Now that we know this, let’s quickly discuss an example of the importance of manuscript context with the lyrics. It is true that some manuscripts are put together just because it could be done. However, some manuscripts have been compiled deliberately, such as Cambridge, Trinity College B. 14.39. No, no fancy illuminations. But there are more than a 140 religious and didactic texts in here, together with more secular texts which can indicate the importance of religious and didactic texts (for either the compiler, the client, or the time period). This proves that the context, in means of compilation, also belongs to the non-textual components of a manuscript.
Echard, Siân. “Insular Romance,” The Oxford Handbook of Medieval Literature in English, ed. E. M. Treharne and Greg Walker, Oxford: Oxford University Press, 2010, 160-179.
Furrow, Melissa. “The Name and the Genre.” Expectations of Romance: The Reception of a Genre in Medieval England. Boydell & Brewer, 2009. 43-94.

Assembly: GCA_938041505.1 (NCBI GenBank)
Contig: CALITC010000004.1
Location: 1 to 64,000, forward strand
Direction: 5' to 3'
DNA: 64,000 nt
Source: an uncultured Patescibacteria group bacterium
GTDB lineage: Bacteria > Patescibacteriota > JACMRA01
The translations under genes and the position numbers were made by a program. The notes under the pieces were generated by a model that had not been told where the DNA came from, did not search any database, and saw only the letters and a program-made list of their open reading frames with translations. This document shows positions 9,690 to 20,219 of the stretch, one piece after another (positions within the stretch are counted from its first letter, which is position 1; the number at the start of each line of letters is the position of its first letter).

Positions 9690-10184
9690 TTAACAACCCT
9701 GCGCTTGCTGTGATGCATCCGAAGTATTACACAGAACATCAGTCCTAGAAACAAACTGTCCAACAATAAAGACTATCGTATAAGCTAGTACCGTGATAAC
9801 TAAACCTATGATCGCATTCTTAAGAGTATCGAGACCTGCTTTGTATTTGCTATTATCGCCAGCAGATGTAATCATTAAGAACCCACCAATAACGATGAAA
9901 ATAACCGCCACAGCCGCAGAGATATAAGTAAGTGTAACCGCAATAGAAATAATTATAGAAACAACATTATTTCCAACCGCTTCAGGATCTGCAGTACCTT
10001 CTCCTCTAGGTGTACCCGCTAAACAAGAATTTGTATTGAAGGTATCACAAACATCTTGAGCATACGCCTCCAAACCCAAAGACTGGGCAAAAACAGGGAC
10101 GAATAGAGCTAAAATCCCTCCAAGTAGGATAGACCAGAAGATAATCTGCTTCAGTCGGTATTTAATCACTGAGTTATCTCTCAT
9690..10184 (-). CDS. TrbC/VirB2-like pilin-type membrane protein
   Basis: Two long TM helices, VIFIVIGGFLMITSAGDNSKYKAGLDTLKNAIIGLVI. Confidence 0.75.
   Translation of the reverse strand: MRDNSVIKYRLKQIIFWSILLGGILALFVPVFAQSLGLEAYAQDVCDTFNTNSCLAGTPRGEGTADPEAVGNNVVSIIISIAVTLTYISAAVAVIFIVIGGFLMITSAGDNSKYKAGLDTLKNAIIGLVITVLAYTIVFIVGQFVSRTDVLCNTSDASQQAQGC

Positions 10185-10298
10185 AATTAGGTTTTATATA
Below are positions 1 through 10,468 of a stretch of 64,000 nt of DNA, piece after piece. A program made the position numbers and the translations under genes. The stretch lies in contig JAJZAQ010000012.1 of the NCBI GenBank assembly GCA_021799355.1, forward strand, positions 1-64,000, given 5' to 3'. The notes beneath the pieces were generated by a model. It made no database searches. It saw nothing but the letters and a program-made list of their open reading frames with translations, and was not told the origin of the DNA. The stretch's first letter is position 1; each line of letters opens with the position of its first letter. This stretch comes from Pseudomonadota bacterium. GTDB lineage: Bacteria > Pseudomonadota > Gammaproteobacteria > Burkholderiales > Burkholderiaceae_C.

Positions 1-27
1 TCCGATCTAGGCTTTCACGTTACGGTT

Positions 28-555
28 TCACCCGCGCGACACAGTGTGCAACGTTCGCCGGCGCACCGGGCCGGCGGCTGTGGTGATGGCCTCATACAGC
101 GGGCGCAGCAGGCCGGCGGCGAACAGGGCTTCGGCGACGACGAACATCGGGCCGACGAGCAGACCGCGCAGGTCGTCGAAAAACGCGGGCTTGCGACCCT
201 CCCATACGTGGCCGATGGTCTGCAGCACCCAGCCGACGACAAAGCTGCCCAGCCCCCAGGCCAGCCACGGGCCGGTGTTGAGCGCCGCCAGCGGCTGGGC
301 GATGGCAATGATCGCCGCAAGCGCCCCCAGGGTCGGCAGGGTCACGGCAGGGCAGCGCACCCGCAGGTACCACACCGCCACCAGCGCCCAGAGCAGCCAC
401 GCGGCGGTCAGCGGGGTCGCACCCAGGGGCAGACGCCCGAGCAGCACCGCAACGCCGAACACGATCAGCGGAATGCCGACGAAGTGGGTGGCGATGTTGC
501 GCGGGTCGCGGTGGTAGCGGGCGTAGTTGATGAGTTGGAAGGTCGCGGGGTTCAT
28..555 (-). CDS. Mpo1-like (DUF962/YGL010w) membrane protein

Gaunt, Simon. “Romance and Other Genres.” The Cambridge Companion to Medieval Romance. Ed. Roberta L. Krueger. Cambridge: Cambridge University Press, 2000. 45-59.
Greenblatt, Stephen, gen. ed. The Norton Anthology of English Literature. 9th ed. Vol. A. New York: Norton, 2012. 142, A1-A26.
Hasenfratz, Robert. “Introduction” in Ancrene Wisse, Kalamazoo: Medieval Institute Publications, 2000
Nichols, Stephen G. “What is a Manuscript Culture? Technologies of the Manuscript Matrix,” The Medieval Manuscript Book: Cultural Approaches, ed. Michael Johnston and Michael Van Dussen Cambridge: Cambridge University Press, 2015, 34-40.
“romance, n. and adj.1.” OED Online. Oxford University Press, March 2017.
Salter, David. “Kinds of Romance”. The Edinburg Introduction to Studying English Literature. Ed. Dermot Cavenaugh, et al. 2nd Ed, Edinburg University Press, 2014. 25-34.
Staley, Lynn ‘The Book of Margery Kempe: Introduction’ The Book of Margery Kempe, Kalamazoo, Medieval Institute Publications, 1996.
This was the second and last post. I hope it was informative and, as usual, if you have any feedback or something nice to say; leave your thoughts in the comment section below ^_^